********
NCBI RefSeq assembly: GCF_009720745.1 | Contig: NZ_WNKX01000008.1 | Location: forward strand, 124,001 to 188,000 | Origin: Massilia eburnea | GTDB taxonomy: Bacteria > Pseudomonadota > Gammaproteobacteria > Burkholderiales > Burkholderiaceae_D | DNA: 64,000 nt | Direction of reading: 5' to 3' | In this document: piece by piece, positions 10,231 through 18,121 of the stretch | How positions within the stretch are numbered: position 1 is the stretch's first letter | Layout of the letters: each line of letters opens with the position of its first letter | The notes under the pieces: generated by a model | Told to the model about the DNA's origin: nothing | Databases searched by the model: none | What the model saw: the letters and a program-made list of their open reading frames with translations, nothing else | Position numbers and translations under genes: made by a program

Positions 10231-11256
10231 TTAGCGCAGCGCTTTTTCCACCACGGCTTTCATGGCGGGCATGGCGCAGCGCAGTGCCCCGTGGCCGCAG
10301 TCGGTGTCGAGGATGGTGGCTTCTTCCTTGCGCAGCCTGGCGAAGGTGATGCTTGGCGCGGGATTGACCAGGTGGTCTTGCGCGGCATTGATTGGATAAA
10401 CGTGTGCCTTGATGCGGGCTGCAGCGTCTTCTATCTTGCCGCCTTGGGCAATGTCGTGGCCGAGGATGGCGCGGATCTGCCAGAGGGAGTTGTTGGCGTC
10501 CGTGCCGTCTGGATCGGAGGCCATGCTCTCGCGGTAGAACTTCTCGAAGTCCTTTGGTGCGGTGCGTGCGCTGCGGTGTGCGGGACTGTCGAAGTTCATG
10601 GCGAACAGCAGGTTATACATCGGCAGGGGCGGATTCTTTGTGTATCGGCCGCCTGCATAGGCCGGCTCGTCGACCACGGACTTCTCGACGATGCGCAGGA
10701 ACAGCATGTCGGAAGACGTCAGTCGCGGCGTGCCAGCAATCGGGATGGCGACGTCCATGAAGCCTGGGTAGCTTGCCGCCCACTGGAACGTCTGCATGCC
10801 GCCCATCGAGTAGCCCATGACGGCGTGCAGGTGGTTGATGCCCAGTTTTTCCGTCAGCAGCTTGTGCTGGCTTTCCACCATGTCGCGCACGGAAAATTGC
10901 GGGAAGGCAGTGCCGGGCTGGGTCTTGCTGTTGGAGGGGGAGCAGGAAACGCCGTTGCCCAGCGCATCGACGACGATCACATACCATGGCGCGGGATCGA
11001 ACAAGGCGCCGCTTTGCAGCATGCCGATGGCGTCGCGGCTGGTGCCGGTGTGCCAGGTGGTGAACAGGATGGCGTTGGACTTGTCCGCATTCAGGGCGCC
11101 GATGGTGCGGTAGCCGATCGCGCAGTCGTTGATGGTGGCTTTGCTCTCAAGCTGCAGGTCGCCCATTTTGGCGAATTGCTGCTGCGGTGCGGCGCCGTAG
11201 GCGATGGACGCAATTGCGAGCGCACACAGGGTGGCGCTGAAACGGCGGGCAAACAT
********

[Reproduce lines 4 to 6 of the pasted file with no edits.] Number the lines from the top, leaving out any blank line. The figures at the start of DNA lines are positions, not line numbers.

10301 TCGGTGTCGAGGATGGTGGCTTCTTCCTTGCGCAGCCTGGCGAAGGTGATGCTTGGCGCGGGATTGACCAGGTGGTCTTGCGCGGCATTGATTGGATAAA
10401 CGTGTGCCTTGATGCGGGCTGCAGCGTCTTCTATCTTGCCGCCTTGGGCAATGTCGTGGCCGAGGATGGCGCGGATCTGCCAGAGGGAGTTGTTGGCGTC
10501 CGTGCCGTCTGGATCGGAGGCCATGCTCTCGCGGTAGAACTTCTCGAAGTCCTTTGGTGCGGTGCGTGCGCTGCGGTGTGCGGGACTGTCGAAGTTCATG